Dealing with Return Mail

Level: basic
Two direct mail cards overlapping each other with The Foursome and a red, blue and white design.

Picture this: You’ve worked with Smartpress to create a direct mail campaign. You’ve designed custom mailers for online printing and had them sent out to target audiences and your distribution lists. A few days pass and suddenly you start receiving return mail of your own mailer!

So what happened? If you’re wondering why you’re getting returned mailers, you’re not alone. On average, about 10% of every mailer is returned. Check out the different possibilities below and learn how to reduce the chance of getting more return mail than you expect.

Return Mail Labels

First, it’s important to point out that only mail with a return address can be sent back to you. If mail doesn’t have a return address, the post office will simply toss it and you may never even know it.

The second most important detail is the yellow label that gets placed on the mail piece:

A yellow return mailing label with Return to sender, Not deliverable as addressed and Unable to forward.

In this example, the label lists Return to Sender, Not Deliverable as Addressed and Unable to Forward on three lines. And in mailing terms, each one of those lines has a specific meaning.

Return to Sender

On any yellow label like the one above, the first line lets you know this piece isn’t intended for you and the possible outcome.

In this example, Return to Sender means send the piece to the return address on it, if available. Another example is Return to Postmaster. The postmaster will then decide if it’s possible to find the owner, to return the piece to a mailing agent or dispose of it.

Not Deliverable as Addressed

The second line on the label will provide the main reason your mail has been returned. There are several possible messages that can appear here, but the post office will list the most relevant.

Some common messages are:

Not Deliverable as Addressed

  • This means the delivery address is incorrect.
  • It may not have been verified via Coding Accuracy Support System (CASS) certification or there could be a typo.
  • Whatever the reason, the post office cannot find the address within their database and has sent it back.

No Mail Receptacle

  • The mail carrier is unable to reach a designated place to put the mail.
  • This could be from a damaged or missing mailbox, an overgrown bush is blocking the mailbox, etc.


  • The carrier has come to the conclusion that no one is occupying the residence of the mail receptacle.
  • They may conclude this if the residence is completely abandoned or mail has been piling up.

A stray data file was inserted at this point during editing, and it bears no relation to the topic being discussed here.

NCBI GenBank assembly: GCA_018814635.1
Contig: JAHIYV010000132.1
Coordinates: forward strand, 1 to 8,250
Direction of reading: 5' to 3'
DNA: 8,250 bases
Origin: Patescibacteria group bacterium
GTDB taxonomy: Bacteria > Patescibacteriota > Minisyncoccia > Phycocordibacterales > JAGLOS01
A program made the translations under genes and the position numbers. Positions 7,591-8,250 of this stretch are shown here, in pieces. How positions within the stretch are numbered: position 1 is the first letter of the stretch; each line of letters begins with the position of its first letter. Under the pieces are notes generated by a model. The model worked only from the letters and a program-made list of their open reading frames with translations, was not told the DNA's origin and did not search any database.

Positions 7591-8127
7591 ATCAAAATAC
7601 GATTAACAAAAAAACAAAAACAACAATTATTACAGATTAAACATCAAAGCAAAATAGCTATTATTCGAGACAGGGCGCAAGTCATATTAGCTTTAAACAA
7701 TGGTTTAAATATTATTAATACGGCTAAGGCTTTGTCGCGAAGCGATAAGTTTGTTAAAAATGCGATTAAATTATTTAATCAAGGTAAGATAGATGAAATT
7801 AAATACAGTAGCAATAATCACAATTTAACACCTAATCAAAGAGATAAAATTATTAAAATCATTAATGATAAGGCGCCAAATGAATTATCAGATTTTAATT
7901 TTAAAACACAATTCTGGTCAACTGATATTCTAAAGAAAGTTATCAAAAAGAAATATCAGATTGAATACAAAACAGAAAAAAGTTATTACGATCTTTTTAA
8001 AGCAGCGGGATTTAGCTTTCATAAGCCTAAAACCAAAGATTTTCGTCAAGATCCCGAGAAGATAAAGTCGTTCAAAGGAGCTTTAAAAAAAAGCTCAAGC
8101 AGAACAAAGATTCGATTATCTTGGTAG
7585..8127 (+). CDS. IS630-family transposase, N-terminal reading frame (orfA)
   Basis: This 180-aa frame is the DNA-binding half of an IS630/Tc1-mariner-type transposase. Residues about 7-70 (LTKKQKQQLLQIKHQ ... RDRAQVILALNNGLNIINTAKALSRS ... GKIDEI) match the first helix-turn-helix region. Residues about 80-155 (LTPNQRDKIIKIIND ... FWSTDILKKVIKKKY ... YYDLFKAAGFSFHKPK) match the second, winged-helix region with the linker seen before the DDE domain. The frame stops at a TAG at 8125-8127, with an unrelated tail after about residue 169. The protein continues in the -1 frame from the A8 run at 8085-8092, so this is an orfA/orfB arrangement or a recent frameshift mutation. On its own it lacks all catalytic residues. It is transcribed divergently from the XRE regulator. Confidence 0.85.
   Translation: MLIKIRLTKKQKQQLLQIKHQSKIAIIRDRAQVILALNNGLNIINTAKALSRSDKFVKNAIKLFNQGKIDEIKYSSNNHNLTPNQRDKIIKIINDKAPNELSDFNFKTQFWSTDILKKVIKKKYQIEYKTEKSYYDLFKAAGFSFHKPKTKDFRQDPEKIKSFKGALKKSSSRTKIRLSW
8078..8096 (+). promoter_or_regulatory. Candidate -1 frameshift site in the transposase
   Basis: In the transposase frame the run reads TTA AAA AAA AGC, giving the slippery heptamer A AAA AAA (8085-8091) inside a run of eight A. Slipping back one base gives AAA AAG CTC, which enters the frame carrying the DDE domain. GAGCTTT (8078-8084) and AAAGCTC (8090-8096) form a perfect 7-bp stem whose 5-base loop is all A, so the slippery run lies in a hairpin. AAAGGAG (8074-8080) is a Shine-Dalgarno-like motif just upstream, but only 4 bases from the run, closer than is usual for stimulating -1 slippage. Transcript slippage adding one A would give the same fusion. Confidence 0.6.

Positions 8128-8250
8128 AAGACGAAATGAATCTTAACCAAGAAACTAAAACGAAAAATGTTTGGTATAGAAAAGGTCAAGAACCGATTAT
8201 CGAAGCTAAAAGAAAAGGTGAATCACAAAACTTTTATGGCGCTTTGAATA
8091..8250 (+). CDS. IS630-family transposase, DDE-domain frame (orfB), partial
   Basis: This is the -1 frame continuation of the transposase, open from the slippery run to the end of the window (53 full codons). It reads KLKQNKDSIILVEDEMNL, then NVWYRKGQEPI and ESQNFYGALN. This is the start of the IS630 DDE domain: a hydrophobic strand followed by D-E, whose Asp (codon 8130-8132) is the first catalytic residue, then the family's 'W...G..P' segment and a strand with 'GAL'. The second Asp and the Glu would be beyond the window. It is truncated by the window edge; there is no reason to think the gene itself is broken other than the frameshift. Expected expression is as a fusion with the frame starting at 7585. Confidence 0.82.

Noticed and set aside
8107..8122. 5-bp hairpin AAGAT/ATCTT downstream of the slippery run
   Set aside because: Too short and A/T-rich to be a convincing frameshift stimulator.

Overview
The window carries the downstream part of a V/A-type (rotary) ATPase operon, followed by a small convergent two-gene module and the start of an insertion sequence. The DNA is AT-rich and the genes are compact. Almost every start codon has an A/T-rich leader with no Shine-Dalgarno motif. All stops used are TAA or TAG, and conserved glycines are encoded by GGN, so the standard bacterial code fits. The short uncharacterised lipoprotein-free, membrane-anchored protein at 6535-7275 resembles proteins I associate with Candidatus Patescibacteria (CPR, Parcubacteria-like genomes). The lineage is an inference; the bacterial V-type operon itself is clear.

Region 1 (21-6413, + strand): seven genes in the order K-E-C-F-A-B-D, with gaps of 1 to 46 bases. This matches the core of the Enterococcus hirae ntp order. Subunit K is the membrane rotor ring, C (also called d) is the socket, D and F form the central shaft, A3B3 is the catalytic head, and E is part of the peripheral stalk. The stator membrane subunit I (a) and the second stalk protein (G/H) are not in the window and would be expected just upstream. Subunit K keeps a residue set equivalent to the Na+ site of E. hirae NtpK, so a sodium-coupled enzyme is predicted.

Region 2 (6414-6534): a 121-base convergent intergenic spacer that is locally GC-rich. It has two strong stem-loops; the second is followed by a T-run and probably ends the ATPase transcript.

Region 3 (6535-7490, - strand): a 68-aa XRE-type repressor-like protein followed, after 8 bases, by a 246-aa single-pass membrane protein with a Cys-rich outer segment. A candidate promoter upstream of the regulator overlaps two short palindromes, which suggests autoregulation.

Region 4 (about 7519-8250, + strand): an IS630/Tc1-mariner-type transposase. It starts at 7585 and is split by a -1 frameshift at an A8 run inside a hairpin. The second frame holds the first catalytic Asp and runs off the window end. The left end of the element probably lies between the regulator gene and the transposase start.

• This could also occur if a new resident has recently moved in but the property is still marked as vacant. In this case, it’s up to the resident to inform the post office of the change.


  • For whatever reason, the carrier could not get to the receptacle.
  • This may occur if the porch is being renovated, an aggressive dog isn’t letting the carrier through, etc.
  • Usually multiple attempts will be made before the post office sends the piece back.

Insufficient Address

  • The address is simply missing information and doesn’t meet mailing requirements.
A piece of school direct mail custom printed with a yellow, orange and teal design.

Unable to Forward

The third line on the label will usually read Unable to Forward. This means that whoever lives at the residence (or used to live there) did not fill out a National Change of Address (NCOA) form with the USPS.

Generally, the USPS will look for this, and if the resident has updated their address, a label with the new address will be applied and the piece will be mailed at no extra expense.

It’s important to note that if the label lists Or Current Resident, then the carrier will deliver the piece to that designated address, regardless of the occupant.

How to Reduce Return Mail

As an online printer that puts the customer first, we do our best to ensure as little mail is returned to the sender as possible. At Smartpress, we take several steps to eliminate any possible issues that may arise:

  1. After running a list through CASS, we remove any record with a negative Delivery Point Verification (DVP). You’ll also be given a copy of each record that was removed and a brief explanation why.
  2. With your permission, we also check NCOA ourselves. By doing this, addresses will already be ready to forward.
  3. We’ll then see if the post office has any records marked as Vacant ahead of time. We’ll remove these records and include them with the inaccurate records list.
  4. Depending on your needs, we’ll recommend adding Or Current Resident to addresses.

Tip: Since the USPS doesn’t update their system daily, some removed records may actually be deliverable. You may choose to mail pieces to those addresses, but there are risks when sending to records that have been marked as unusable.

Risks may include the piece still not being sent, the post office simply tossing it (depending on the class) and extra charges for going beyond send limits.

If you have questions about return mail, maximizing delivery rates or any of our online printing services, please contact customer service.